The WC/Ht ratio has the potential to be a better screening index for metabolic risks in adults than does WC . Since WC/Ht does not change dramatically in accordance with the ages of children and adolescents, specific references are unnecessary, giving it an advantage in screening for childhood MetS. The WC/Ht cutoff was 0.5, which was created based on adult studies showing an association between WC/Ht and metabolic risk [25, 26], and the same 0.5 cutoff can be used across all ages in pediatric populations [27, 48]. In our study, the WC/Ht 90th percentile of the boys was constant at 0.5 across age. Therefore, it can be used as a simple screening parameter to predict a cluster of metabolic risk factors in boys. The 90th percentile curves of the girls in our study were not constant at 0.5 across age, indicating that the value of 0.5 WC/Ht was not a good screening tool for MetS in girls. This result is consistent with a study showing that the WC/Ht cutoff was not constant at 0.5 for all ages in  suggesting the need for specific age and sex references.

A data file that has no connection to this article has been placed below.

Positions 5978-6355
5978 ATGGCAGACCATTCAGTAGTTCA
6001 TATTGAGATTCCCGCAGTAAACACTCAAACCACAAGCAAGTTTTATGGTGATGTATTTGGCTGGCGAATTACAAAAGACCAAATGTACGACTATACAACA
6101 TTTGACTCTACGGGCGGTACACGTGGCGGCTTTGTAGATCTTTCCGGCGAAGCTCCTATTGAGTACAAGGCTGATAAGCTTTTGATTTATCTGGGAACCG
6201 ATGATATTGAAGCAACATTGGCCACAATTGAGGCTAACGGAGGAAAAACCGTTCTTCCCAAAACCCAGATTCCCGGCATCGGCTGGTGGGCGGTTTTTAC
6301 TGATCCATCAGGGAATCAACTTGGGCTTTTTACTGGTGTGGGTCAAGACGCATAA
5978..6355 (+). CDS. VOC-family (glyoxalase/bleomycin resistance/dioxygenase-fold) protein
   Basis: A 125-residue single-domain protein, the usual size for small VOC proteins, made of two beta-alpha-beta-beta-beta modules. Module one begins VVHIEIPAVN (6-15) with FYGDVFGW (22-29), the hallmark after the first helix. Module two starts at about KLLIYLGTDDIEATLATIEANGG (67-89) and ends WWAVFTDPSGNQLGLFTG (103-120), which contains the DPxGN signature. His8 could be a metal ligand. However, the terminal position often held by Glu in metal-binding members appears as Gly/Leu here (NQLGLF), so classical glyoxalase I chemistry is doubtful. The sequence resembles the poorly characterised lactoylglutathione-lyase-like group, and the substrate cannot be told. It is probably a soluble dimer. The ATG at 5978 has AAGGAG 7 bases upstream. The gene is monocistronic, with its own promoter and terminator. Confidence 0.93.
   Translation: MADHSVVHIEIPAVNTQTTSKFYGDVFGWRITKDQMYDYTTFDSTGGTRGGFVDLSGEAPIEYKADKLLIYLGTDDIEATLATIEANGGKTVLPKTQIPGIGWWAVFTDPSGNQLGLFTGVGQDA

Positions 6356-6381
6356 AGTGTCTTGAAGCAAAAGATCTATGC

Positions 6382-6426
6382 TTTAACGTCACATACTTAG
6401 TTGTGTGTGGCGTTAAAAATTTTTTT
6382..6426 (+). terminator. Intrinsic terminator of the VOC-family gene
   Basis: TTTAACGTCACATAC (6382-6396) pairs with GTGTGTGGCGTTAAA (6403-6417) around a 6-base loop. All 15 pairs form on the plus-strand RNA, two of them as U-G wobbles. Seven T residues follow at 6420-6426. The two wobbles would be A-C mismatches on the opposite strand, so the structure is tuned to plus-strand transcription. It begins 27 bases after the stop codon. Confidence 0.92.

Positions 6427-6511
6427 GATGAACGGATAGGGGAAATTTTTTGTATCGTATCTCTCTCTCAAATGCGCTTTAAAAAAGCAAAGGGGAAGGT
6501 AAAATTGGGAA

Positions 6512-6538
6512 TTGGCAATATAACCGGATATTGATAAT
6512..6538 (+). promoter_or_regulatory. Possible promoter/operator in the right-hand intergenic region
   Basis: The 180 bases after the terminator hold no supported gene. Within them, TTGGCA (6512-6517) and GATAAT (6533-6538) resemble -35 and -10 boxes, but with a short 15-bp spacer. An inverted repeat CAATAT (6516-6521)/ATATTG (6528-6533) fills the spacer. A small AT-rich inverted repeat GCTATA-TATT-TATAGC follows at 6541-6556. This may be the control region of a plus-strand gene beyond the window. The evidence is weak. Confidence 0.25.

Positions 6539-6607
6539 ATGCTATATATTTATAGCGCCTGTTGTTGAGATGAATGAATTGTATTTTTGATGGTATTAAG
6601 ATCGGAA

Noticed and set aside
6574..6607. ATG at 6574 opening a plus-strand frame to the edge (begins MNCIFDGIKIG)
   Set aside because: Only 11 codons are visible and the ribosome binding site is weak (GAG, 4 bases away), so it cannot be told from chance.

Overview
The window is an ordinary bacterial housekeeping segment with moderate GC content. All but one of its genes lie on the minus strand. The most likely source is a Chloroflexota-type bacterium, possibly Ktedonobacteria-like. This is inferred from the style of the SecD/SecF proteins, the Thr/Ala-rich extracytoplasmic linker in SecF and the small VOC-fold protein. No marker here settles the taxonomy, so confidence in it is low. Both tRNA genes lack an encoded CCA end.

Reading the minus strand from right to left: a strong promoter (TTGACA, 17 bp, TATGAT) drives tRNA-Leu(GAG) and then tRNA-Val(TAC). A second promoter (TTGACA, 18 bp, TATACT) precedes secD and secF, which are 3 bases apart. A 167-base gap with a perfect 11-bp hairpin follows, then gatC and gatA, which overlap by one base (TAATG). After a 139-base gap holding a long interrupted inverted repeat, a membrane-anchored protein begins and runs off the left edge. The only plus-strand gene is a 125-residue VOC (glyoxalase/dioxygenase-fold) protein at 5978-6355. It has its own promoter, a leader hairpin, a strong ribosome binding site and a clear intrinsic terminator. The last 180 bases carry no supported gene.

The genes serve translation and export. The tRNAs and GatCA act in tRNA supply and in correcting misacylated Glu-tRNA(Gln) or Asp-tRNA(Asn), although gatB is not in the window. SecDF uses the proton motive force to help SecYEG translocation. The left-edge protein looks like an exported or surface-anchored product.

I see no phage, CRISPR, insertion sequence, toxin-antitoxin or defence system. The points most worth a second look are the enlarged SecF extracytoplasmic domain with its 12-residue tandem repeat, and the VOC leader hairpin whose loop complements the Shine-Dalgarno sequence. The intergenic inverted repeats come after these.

There are some limitations in the present study. The first limitation is that the new percentile curves were based on a sample from only one prefecture in Japan, not from randomly selected regions across the entire country, which restricts their generalizability as national references. Therefore, it might be difficult to apply the results of this study to Japanese children in the general population. However, mean heights and weights were similar to those of Japanese children of the same age in the general population. Furthermore, several studies reported that the distributions of height and weight in school-aged children of Shizuoka prefecture were similar to those in the national survey [50, 51]. Therefore, the new WC percentiles from this study have the potential to be of great value in their application by clinicians to the general population of Japanese children. Studies that use data collected from several other regions of Japan are needed to establish national references. The second limitation of the present study is that the samples used for the utility evaluation of the new WC percentiles were obtained from only one site, Osaka prefecture, and did not include participants who were not overweight, resulting in a relatively small number of children being classified below the WC cutoff values (90th or 97th percentiles). Therefore, we cannot provide firm evidence supporting the use of the new set of WC percentiles to screen for childhood MetS (in accordance with the IDF definition) throughout the country. It should also be taken into account that the validity of the WC and WC/Ht percentiles is retrospective (using the pooled data collected before the establishment of those percentiles). Considering that the incidence of childhood obesity in Japan has either remained the same or decreased since 2000 , this trial of validity should be acceptable. It must be mentioned that the result of poor AUC values and low specificity caused by relatively small number of MetS subjects is a significant weakness in this study. Given that the WC 90th percentile cutoff showed a good sensitivity (1.00) with relatively high AUC values among three cutoff points (75th, 90th, or 97th), it might be possible that this cutoff values has a potential for the screening of childhood MetS. Future studies using a data set of newly recruited subjects, including non-obese subjects from the entire country are necessary to ensure the reliability of the WC 90th percentile cutoff for screening childhood MetS in Japan.